Part two of this book is mostly written for parents. In this chapter, Professor Coplin explains some methods by which a parent can help their child succeed in college. You will learn how to coach your college-age child without entirely controlling his life. I especially like his points in this section about parents who get too involved in their child’s work. For instance, many parents actually write their child’s application essays for them! Obviously, that practice is nothing less than cheating… a fact which many parents do not realize.

High School

In this section, he does a great job explaining another important idea:”High school should be focused on career prep, not college prep.” Many high school students make college their goal. In this book, Prof. Coplin argues that high school should instead be focused on the three main goals: skills development, character building, and career planning. In this part of the book, he includes some good information on the college application process – including tips for choosing a college.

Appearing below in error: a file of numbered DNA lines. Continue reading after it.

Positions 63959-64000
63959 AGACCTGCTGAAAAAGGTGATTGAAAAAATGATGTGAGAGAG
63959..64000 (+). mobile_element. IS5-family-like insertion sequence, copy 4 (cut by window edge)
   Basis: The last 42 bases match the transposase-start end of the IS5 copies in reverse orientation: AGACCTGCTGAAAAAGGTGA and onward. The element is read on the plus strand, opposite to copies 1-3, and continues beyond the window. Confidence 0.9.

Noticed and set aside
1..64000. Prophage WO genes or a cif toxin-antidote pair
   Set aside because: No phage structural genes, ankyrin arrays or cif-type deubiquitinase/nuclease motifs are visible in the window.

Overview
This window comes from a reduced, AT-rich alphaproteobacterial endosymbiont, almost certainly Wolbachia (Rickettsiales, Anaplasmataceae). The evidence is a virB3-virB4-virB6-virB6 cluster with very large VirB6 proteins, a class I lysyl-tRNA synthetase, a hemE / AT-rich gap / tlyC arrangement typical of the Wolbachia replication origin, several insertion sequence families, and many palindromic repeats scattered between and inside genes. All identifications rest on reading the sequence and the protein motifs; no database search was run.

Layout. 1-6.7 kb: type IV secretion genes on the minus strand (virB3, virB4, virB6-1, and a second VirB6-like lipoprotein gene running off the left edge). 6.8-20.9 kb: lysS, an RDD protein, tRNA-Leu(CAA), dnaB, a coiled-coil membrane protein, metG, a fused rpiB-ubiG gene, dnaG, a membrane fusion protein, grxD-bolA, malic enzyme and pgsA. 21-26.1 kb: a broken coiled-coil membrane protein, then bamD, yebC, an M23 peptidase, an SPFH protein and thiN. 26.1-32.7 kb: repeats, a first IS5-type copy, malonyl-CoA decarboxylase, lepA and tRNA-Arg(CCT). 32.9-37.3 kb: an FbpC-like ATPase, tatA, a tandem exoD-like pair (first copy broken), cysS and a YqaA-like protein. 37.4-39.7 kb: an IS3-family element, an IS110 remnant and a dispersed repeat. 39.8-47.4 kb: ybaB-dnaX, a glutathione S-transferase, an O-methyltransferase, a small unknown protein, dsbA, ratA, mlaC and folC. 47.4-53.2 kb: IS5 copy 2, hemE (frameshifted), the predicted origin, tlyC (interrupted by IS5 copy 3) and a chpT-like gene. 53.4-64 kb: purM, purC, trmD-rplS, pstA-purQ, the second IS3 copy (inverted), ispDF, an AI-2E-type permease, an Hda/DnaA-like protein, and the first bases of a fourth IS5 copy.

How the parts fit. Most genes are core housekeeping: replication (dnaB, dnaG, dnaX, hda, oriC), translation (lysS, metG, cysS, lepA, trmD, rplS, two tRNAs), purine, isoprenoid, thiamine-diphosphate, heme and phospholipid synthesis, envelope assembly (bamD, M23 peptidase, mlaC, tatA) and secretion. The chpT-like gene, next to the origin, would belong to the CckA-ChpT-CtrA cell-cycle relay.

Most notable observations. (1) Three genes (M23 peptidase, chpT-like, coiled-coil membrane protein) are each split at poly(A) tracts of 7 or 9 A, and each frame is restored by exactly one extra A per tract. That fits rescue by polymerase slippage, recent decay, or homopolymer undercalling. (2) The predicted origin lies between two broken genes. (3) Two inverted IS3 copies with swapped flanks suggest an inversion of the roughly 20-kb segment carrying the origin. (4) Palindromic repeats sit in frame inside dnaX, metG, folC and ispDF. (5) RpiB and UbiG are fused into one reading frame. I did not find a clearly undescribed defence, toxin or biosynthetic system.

College Academics

25 Way To Make College Pay Off also explains a number of ways to improve your academic achievements. Here the author explains the dangers of underachievement, the pros and cons of transferring, and more. I especially found his chapter on graduation tips useful. He explained nine of the common reasons students graduate late from school. One point in this section that really interested me was his perspective on majors. Although many people emphasis the importance of choosing a major (and he agrees that it is important), he makes the important point that you do not need to feel that choosing a major is choosing your career. In fact, many students’ careers are in totally different fields than their majors. Do not be afraid to change your major.

The Other Half